Murphy opponent Singh says pardons for anyone convicted of non-violent COVID-19 offenses

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Republican Hirsh Singh is taking on Cory Booker for U.S. Senate.

TOMS RIVER, NJ – During the COVID-19 pandemic, New Jersey police officers and prosecutors were forced by written orders from the New Jersey Attorney General’s office and by Governor Phil Murphy to prosecute all COVID-19 executive order violations to the fullest extent of the law. His opponent, Hirsh Singh said he will pardon anyone who felt the wrath of the Murphy lockdown enforcement effort.

Under those orders, hundreds of small businesses received fines for charges ranging from patrons not wearing masks to people not following social distancing guidelines and some, even for protesting the Murphy orders.

Thousands of New Jersey businesses have shut down and thousands of ordinary residents were turned into criminals simply for standing too close in a park, not wearing their face masks and being in the wrong place at the wrong time when Murphy’s enforcement effort swept through their towns.

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Now, Hirsh Singh, the Republican challenger to Murphy has announced that if he wins the June 8th Republican and the general election, he will pardon every New Jersey resident and business that was slapped with a COVID-19 executive order violation by the Murphy administration.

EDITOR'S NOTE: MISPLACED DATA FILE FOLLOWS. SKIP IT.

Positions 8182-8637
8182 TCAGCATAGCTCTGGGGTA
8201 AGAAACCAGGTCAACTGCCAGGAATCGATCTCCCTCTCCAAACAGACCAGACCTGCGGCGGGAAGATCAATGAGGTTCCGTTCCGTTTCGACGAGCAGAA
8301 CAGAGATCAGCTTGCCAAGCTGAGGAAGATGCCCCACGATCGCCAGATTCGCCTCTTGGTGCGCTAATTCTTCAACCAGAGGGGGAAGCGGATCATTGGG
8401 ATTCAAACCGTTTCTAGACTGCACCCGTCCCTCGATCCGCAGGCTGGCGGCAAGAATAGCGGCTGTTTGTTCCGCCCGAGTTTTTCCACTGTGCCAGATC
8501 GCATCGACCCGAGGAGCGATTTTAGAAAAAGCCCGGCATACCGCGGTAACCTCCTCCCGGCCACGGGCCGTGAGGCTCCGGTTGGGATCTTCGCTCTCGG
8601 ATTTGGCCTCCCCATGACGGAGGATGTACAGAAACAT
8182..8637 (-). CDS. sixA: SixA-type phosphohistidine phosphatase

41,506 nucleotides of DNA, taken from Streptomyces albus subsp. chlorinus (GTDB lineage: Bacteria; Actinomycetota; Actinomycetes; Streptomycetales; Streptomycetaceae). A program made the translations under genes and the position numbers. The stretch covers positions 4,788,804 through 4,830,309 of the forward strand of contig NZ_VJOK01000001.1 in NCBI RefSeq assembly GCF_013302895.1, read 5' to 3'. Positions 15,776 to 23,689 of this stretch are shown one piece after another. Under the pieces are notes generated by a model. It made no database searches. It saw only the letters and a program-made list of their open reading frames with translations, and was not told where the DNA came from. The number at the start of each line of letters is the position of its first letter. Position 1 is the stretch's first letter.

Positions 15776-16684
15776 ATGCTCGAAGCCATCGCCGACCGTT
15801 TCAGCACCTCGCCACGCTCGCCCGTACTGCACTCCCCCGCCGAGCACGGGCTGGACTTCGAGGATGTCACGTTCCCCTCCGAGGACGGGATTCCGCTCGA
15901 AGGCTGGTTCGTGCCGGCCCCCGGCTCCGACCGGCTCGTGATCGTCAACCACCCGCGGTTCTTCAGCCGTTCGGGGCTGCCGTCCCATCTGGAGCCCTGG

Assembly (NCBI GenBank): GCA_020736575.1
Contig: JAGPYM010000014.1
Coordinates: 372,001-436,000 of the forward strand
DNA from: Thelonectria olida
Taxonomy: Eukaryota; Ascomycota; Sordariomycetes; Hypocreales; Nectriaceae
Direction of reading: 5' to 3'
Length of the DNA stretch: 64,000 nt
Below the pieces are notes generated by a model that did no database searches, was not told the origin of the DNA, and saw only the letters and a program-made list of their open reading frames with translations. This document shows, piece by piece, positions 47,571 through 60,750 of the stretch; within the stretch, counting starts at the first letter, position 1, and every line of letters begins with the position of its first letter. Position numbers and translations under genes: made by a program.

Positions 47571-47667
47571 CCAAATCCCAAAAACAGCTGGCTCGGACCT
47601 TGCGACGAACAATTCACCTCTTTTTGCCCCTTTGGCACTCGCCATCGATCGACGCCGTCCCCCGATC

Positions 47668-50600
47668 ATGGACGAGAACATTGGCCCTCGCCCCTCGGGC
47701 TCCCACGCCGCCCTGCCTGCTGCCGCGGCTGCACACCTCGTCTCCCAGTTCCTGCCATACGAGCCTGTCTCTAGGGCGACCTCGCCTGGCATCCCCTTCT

This would include individual and business fines, but not cases where people became violent with others or with law enforcement.

Singh said, “As Governor I will pardon all NJ residents charged for non-violent violations of COVID-19 restrictions dictated by Murphy’s unconstitutional executive orders.”

Those fines range from a few hundred dollars to tens of thousands for many businesses. In March of 2020, Trenton Assemblyman Greg McGuckin introduced a bill that sought to fine New Jersey residents $15,000 for violating Murphy’s Laws. Singh was one of the few candidates to speak out against that law and it was later rescinded by the Ocean County Assemblyman. Had it not been rescinded, those who would have been fined and charged under the McGuckin Murphy’s Law bill would also have qualified for a pardon.

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